During and even after construction begins, the board can make requests and demand changes before granting final approval.

Carwash owners would be well-advised to make the necessary amendments as quickly and thoroughly as possible to keep the process moving and maintain cordial communications.

MacIver initially received only a temporary permit; the town told him he needed to construct an island to prevent left turns out of his property, so as not to interrupt the flow of traffic.

MacIver constructed the required island, but was still surprised to find that the whole process took a little over a year. Being a first-time carwash owner, he was not aware that the development would take so long.

In order to grant a final approval, town or city planning boards may ask for amendments including:

  • Increased stacking area;
  • Changes in site lighting;
  • Restriction in hours (24-hr is not favorable to boards);
  • On-site attendants; and
  • Increased buffer zones.

Experience makes it easier
According to Tom Kuntz, the planning manager for Independence, MO, first or even second time carwash owners would be smart to consider choosing experienced experts such as the architect, contractor, and or engineer to head up their project and guide them in the right direction.

MacIver’s engineer and architect basically walked him through the permitting process because it was his first carwash. MacIver told PC&D that they knew exactly who to talk to and how to approach the topic. He said he was lucky to have met and chosen the right people to help him.

MacIver suggested that, if possible, you should talk to other wash owners outside the direct market area to find recommendations for experienced and capable experts.

He also suggested choosing electricians and site developers who have worked on a carwash site before. According to him, an electrician or a plumber who hasn’t dealt with a carwash layout before may be overwhelmed by the schematics.

Control the water-works
One of the biggest selling points of a carwash today is water conservation and reclaim. What was once one of the biggest downfalls and hold-ups is now the best pitch to make to the board members and residents.

Wheeler said that it is essential that future carwash owners educate board members and neighbors on the environmental benefits of utilizing a professional carwash.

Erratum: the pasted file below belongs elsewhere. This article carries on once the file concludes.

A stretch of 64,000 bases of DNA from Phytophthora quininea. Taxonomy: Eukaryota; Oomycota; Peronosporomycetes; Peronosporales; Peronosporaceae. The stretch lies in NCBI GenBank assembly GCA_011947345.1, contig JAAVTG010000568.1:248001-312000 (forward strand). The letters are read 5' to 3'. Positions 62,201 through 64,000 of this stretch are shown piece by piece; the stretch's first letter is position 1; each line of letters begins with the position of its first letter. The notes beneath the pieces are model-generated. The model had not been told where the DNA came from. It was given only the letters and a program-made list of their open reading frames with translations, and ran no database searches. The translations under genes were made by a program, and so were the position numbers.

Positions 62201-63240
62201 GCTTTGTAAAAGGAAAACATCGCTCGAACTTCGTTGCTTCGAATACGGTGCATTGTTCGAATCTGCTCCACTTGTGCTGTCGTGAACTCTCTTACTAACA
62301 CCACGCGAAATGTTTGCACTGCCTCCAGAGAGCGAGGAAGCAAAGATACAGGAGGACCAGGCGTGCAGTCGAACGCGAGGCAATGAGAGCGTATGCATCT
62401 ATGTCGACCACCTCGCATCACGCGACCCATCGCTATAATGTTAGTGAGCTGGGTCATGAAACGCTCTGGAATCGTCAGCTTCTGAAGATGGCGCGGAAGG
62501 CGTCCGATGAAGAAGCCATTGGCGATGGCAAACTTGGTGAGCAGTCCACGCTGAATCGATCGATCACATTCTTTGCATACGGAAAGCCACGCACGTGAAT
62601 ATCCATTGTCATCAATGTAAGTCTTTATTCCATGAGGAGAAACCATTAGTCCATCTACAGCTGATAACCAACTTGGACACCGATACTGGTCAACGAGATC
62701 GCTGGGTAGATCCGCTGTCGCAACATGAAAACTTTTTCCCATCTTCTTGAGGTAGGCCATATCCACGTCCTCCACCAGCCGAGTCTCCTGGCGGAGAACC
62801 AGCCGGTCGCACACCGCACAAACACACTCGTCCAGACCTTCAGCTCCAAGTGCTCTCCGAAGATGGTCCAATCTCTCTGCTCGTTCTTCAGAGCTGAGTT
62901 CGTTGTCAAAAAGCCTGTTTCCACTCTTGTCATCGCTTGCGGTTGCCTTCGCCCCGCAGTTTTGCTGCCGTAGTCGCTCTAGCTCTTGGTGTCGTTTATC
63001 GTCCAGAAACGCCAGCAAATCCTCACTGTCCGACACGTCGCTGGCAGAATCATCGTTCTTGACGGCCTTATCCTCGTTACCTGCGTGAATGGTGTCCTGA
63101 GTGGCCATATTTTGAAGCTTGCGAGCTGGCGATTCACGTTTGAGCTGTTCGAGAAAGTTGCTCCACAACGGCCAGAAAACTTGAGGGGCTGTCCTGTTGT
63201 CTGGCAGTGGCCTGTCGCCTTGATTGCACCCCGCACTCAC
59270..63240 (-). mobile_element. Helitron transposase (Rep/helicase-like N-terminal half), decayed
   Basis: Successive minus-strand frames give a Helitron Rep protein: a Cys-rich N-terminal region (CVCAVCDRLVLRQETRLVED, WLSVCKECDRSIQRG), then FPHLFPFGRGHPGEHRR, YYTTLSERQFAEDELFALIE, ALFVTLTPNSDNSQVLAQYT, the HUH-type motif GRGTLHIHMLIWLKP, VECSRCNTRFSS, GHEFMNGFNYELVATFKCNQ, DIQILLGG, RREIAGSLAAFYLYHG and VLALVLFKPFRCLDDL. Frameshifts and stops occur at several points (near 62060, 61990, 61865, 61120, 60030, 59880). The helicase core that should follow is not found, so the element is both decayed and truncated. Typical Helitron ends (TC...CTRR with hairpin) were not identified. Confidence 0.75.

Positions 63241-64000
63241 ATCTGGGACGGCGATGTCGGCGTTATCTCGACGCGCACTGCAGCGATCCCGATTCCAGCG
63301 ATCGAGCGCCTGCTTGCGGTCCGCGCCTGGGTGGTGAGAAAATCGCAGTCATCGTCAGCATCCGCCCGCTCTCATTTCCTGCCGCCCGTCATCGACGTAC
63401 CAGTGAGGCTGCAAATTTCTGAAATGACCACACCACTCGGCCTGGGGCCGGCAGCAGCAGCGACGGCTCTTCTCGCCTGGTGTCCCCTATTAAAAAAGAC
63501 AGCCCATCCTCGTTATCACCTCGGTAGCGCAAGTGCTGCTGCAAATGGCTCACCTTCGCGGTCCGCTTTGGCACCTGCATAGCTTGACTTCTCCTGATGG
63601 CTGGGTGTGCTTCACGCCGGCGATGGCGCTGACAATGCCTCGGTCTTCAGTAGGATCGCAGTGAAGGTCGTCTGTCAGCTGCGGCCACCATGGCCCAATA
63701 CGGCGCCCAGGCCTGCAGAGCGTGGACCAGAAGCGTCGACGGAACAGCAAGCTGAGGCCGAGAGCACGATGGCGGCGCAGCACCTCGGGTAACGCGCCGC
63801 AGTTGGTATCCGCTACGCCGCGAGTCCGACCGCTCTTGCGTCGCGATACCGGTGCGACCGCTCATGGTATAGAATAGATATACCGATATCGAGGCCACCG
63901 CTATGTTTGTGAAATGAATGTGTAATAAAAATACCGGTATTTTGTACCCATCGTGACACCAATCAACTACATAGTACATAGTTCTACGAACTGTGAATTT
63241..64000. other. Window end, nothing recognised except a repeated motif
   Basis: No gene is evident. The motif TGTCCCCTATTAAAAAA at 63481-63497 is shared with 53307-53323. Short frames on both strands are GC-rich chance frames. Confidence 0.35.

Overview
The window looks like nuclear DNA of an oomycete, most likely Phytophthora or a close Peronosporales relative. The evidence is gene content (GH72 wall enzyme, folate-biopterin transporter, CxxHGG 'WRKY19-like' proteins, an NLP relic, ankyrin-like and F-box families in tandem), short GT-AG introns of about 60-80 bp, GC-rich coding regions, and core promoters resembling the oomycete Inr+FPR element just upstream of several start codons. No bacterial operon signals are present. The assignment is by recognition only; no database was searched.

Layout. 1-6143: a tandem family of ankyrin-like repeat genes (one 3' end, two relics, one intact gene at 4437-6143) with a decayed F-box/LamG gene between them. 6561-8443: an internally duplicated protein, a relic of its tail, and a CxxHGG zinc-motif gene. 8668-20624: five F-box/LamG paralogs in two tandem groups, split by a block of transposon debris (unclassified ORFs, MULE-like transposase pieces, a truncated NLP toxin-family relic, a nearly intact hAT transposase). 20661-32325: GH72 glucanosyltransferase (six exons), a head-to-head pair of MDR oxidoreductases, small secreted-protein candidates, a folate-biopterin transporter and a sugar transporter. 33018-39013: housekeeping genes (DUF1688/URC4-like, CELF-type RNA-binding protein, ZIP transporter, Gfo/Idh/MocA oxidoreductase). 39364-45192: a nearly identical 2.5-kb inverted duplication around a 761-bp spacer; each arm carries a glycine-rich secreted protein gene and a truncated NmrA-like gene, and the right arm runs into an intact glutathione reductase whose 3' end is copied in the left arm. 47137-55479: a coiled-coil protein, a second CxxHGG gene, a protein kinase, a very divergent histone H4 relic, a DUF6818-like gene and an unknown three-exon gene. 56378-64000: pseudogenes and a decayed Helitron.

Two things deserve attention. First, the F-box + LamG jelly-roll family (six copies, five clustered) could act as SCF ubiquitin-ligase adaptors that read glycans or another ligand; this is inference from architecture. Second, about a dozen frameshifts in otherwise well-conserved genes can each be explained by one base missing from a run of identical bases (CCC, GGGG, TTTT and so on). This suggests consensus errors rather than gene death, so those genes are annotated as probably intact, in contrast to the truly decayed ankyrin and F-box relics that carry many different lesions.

Some may not realize that the reclaim systems of today make going to a carwash better for the environment than washing in a driveway.

Resource management individuals working for the town or city may have concerns about using large quantities of water; however, wash owners must clearly explain the conservation measures they will be implementing to restrict and control water usage.

A picture’s worth a thousand words
Kevin DeLaughter, senior planner for the Town of Colonie Planning and Economic Development Department, Colonie, NY, explained that the aesthetics of a new business are very important to neighbors and the town board.

Twenty-five years of planning experience has taught DeLaughter that prospective carwash owners need to be sensitive to the visual impact their wash will have on the surrounding community.

MacIver said that many concerned residents may picture the proposal as an old-fashioned industrial looking carwash, however, he recommends bringing along pictures and drafts of what the construction will look like, especially if the design is modern and appealing to the eye.

Rather than just claiming that your wash will enhance rather than detract from the community appearance, bring evidence that supports your claim.

Patient permitting
Carwashers arguably have one of the most difficult times securing the needed permits for their wash. However, if a wash owner understands the process beforehand, he or she will likely maintain more patience during the process.

Understanding what will be requested of the owner and being diligent about the process from the start will make the process easier for both the wash owner and officials granting the permits.